Dr. Jack Yensen
Chief Senior Editor
This article was made possible by an educational grant from
Chamberlain College of Nursing
Yensen, J. (June, 2011). Editorial: Implications of Google+ for Online Courses. Online Journal of Nursing Informatics (OJNI),15 (2). http://ojni.org/issues/?p=588
With the limited release of Google+ on June 26th we may be seeing a real opportunity for anyone involved in online courses, either from the perspective of an instructor of from that of an online learner. Firstly, I will introduce the current functionality of Google+ and then explore some of the implications from the vantage points of a student and an instructor.
In its current form Google+ is supporting four key functions, namely Circles, Sparks, Hangouts, and Mobile. Here are some features of each of these functions.
Circles are described here. They are private groups where the ability to add people to groups is simply drag and drop. This means that you can have selective sharing with either single members or everyone in the circle. This has implications for the formation of multiple groups serving personal and professional needs.
This is a sharing engine where you can indicate your interests and be automatically updated with a variety of feeds on those interests and then be able to share any or all of those topics with any of your contacts. This means that Sparks can act as a curation aggregator and disseminator and encourage conversations around a given topic.
Think of hangouts as a real time place to connect with friends, colleagues, patients or clients, or students. This is an interesting way to have instant video conferencing around any topic or project. This has implications for teachable moments, problem solving, decision support, and counselling of individuals and groups, along with supporting persons in crisis, or undergoing loss or making changes in lifestyle.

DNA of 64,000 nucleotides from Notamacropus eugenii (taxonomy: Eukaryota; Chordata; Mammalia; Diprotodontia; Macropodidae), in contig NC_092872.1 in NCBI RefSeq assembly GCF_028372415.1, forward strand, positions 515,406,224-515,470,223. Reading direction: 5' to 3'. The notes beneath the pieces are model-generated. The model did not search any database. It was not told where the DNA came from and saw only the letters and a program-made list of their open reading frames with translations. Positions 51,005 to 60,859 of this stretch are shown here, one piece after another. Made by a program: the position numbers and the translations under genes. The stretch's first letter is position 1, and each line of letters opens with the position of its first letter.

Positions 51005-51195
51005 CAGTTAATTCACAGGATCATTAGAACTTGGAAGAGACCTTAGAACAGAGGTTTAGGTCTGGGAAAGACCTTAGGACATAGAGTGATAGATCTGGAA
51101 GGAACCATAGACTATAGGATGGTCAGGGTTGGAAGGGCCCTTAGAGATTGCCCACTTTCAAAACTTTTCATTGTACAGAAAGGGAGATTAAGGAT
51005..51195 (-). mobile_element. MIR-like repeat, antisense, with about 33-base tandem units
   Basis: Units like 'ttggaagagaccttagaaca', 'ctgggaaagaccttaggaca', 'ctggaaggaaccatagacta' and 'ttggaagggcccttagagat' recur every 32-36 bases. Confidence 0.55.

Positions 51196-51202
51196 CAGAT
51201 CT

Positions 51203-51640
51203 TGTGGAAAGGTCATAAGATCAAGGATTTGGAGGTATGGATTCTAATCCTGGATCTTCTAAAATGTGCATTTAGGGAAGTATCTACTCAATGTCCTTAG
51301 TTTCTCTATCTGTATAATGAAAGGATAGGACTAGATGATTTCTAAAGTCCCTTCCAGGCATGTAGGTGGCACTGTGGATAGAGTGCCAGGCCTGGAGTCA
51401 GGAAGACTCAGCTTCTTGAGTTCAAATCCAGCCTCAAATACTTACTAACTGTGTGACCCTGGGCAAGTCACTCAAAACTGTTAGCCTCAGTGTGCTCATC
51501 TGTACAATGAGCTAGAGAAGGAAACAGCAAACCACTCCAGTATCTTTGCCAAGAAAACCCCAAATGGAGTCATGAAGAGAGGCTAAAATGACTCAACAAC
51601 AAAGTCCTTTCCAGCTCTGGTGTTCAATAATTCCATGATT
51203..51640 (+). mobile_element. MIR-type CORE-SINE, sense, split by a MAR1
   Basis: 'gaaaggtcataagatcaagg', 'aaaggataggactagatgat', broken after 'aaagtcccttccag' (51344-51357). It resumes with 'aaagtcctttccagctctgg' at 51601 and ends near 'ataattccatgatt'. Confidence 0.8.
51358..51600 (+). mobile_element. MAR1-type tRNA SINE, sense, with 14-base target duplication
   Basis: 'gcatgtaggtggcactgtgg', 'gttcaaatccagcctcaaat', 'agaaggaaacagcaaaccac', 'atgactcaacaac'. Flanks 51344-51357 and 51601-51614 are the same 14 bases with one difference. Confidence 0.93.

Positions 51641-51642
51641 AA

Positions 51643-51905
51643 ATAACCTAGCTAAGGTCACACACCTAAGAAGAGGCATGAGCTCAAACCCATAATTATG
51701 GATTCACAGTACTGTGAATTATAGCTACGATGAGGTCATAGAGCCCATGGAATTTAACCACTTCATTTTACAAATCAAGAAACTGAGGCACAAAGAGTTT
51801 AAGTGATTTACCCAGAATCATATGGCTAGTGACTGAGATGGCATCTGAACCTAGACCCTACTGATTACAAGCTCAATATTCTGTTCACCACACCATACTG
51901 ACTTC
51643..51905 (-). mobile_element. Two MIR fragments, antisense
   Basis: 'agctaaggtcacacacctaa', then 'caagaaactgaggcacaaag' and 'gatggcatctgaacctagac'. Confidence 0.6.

Mobile supports mobile phone users in doing 3 things:
Anyone taking or facilitating an online course can take advantage of Google+ in several ways, as shown in the following concept maps.
I have described the current functionality of Google+ and shown how its current functions can be applied to teaching and learning in online courses. It is clear that many other applications can be derived from the current functionality. As Google+ develops, it will be interesting to see how students and instructors find new and creative ways to leverage its current and future functions in the service of enjoyable and engaging learning and teaching.
Jack Yensen has been involved in online education since 1970, when he first experimented with simulations on mainframes. When personal computers arrived he abandoned (almost) mainframes and time sharing and immersed himself in programming and databases. When networking started to happen, he got involved in very early email and telnet applications, and then realized in 1992 that he could enhance classroom courses and reach students globally using an FTP server to simulate a Web server, when the web first started. Now he has courses and servers and websites all over the place. Every year he visits many campuses and gives presentations and workshops on online or eLearning and shows faculty and staff how to extend courseware functionality (like WebCT and Blackboard), using Java, Flash, HotMedia, streaming audio and video and collaboration or groupware like Teamwave, Webex, & Placeware. He is also a management consultant in healthcare, assisting corporate clients to design and implement virtual universities. Jack has been involved in health and nursing informatics since 1975.